Channel Deepening Project
LPC is deepening, widening and lengthening the channel to allow larger ships to access the Port
LATEST NEWS ON THE CHANNEL DEEPENING PROJECT
- Expert consultation and engagement with key stakeholders such as iwi, industry, environmental and commercial groups: Commenced 2008 and is ongoing.
- Resource consent application submitted to Environment Canterbury on Wednesday, 28 September 2016.
- A Resource consent hearing occurred early May 2017.
- A decision on the consent will be made around mid 2017.
- Assuming consent is granted with conditions acceptable to all parties, the first stage of work is expected to commence early 2018 and be completed by the end of that year.
LPC will undertake at least a year of baseline water quality measurement before any dredging commences to prepare the shipping channel in Lyttelton Harbour for larger container ships.
The baseline water quality monitoring program was co-developed by LPC, Te Rūnanga o Ngāi Tahu, Te Hapū o Ngāti Wheke, Te Hapū o Koukourārata, Sanfords and Ngāi Tahu Seafoods
Installed in September/October 2016 LPC 14 real-time water quality monitoring buoys were planted throughout Lyttelton Harbour, Port Levy and offshore marine areas to ensure the monitoring programme has continuous live information on water quality, waves, rides and sedimentation rates. There are also five seabed water quality stations (two of which measure light) and two devices which continuously measure change in seabed level.
Parameters such as water turbidity (water clarity), pH, temperature and nutrient levels will be constantly measured during the baseline period. A summary of the data will be sent to a dedicated website every 15 minutes here. For all information that cannot be collected in real time such as mammal and marine life monitoring, this data will be released monthly via ‘reports and information’ which can be found below.
Currently the data is compared against the past data to display if the water clarity is ‘normal’ (green), ‘cloudier than normal’ (yellow) or ‘cloudy’ (orange).
The 14 water monitoring sites will provide an in-depth understanding of the existing background conditions. Information from the sites will enable the proposed dredging operations to be constantly managed and adapted to ensure environmental effects are minimised and fall within anticipated levels.
Weather information including temperature, waves and wine direction are also available here
What are we proposing?
The first dredge ship came to Lyttelton Port in 1880 and every year since dredging has occurred in Lyttelton Harbour /Whakaraupō. Dredging has occurred to ensure ships could safely enter and exit the harbour. The harbour has a natural depth of 5-12 metres, but with successive dredging campaigns/projects have created a shipping channel with a consistent depth of 12.5m.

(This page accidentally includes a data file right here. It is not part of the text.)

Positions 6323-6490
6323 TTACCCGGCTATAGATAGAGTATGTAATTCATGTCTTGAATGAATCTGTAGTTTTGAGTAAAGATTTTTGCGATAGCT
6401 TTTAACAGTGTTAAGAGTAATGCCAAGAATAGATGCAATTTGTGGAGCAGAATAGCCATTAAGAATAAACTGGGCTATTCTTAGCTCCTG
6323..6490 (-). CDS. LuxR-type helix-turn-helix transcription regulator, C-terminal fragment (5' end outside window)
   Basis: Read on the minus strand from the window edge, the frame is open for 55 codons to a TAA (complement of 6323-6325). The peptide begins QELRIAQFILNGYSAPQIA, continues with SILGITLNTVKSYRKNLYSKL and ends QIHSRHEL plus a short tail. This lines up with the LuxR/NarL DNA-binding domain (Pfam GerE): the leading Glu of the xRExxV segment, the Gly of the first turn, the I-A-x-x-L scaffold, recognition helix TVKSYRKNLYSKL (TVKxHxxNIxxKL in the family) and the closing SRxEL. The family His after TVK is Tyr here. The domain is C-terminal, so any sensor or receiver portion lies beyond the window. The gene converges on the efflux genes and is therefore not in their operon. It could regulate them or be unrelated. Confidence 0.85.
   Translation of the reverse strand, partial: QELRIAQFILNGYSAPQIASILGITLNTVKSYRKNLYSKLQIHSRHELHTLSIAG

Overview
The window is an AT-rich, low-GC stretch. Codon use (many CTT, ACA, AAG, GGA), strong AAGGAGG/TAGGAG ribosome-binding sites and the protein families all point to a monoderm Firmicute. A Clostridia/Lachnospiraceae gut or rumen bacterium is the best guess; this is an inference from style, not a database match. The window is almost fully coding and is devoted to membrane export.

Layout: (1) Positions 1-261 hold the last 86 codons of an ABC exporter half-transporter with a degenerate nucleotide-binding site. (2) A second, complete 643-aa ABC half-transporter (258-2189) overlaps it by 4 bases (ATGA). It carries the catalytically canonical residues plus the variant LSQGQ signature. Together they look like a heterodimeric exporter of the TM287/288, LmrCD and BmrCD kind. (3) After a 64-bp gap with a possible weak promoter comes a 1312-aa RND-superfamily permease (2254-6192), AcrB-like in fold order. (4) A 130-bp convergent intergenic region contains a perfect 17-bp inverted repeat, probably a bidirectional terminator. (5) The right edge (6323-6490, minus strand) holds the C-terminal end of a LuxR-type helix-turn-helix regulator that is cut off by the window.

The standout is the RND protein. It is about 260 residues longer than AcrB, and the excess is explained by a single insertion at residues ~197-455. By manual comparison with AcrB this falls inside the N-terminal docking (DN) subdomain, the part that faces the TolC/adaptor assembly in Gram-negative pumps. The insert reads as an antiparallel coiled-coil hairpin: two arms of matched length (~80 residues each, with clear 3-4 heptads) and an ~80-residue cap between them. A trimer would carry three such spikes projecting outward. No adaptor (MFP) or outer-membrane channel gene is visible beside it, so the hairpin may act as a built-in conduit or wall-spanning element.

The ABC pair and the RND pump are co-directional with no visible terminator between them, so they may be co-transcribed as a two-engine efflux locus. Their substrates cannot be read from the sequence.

Over the last 10 years the size of container ships internationally has virtually doubled. To accommodate larger vessels, Lyttelton Port of Christchurch (LPC) is proposing a channel deepening project which will see the depth of the shipping channel increase by 5-6m to allow for these larger, deeper ships.
With 99 percent of New Zealand’s freight carried by sea, it is important that this dredging project occurs so LPC can continue to provide efficient transport services for the region
How Dredging works
Dredging is an underwater excavation process, using a specialised ship, to remove sediment from the channel and deposit it at an offshore disposal ground. In order to complete the project, the dredge ship repeats this process around 10 times a day for approximately 12 months.
Take a look at these videos which explain why we are dredging, how dredging works and how we will ensure the health of the harbour and marine life.
Application for Resource Consents
In preparing for the resource consent LPC has invested more than $3 million dollars working with a range of expert scientists to undertake investigations into the effects the proposed dredging could have. The experts include specialists in marine ecology, sea bird and marine mammals, sediment, waves and tidal modelling and water quality monitoring among others. LPC’s assessments to evaluate and mitigate potential effects of the project are ongoing and community input is now sought to ensure all issues and concerns are considered.
Consultation and engagement
LPC understands that Lyttelton Harbour / Whakaraupō, Port Levy/Koukourārata and the surrounding areas are really important, for many reasons, to the whole community. LPC has worked closely with representatives from the community, iwi, environmental and commercial groups to consult on the proposed project and to seek feedback on our plans. A cultural impact assessment to identify and mitigate potential effects of the project on mana whenua values and interests has been undertaken.
The proposed plans, expert reports and videos of the Channel Deepening Project can be viewed at: www.lpc.co.nz/port-development/projects/dredging/
Community feedback can be sent to: firstname.lastname@example.org
Please see “Let’s Talk” below for details of how to contact us.